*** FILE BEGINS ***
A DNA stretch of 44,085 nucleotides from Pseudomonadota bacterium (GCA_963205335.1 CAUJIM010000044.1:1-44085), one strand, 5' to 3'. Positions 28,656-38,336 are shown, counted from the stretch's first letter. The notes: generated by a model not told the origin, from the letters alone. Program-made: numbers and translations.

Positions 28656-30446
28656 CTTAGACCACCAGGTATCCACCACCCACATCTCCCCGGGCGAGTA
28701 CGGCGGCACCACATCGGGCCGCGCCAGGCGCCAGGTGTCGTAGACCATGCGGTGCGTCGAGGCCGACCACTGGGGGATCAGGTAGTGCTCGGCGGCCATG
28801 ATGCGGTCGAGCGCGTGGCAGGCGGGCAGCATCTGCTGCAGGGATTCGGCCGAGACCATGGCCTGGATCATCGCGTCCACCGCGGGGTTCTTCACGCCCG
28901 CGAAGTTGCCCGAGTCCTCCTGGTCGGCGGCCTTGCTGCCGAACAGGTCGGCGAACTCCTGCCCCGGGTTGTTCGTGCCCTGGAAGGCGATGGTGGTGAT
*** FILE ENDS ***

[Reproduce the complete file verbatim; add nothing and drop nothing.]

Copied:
A DNA stretch of 44,085 nucleotides from Pseudomonadota bacterium (GCA_963205335.1 CAUJIM010000044.1:1-44085), one strand, 5' to 3'. Positions 28,656-38,336 are shown, counted from the stretch's first letter. The notes: generated by a model not told the origin, from the letters alone. Program-made: numbers and translations.

Positions 28656-30446
28656 CTTAGACCACCAGGTATCCACCACCCACATCTCCCCGGGCGAGTA
28701 CGGCGGCACCACATCGGGCCGCGCCAGGCGCCAGGTGTCGTAGACCATGCGGTGCGTCGAGGCCGACCACTGGGGGATCAGGTAGTGCTCGGCGGCCATG
28801 ATGCGGTCGAGCGCGTGGCAGGCGGGCAGCATCTGCTGCAGGGATTCGGCCGAGACCATGGCCTGGATCATCGCGTCCACCGCGGGGTTCTTCACGCCCG
28901 CGAAGTTGCCCGAGTCCTCCTGGTCGGCGGCCTTGCTGCCGAACAGGTCGGCGAACTCCTGCCCCGGGTTGTTCGTGCCCTGGAAGGCGATGGTGGTGAT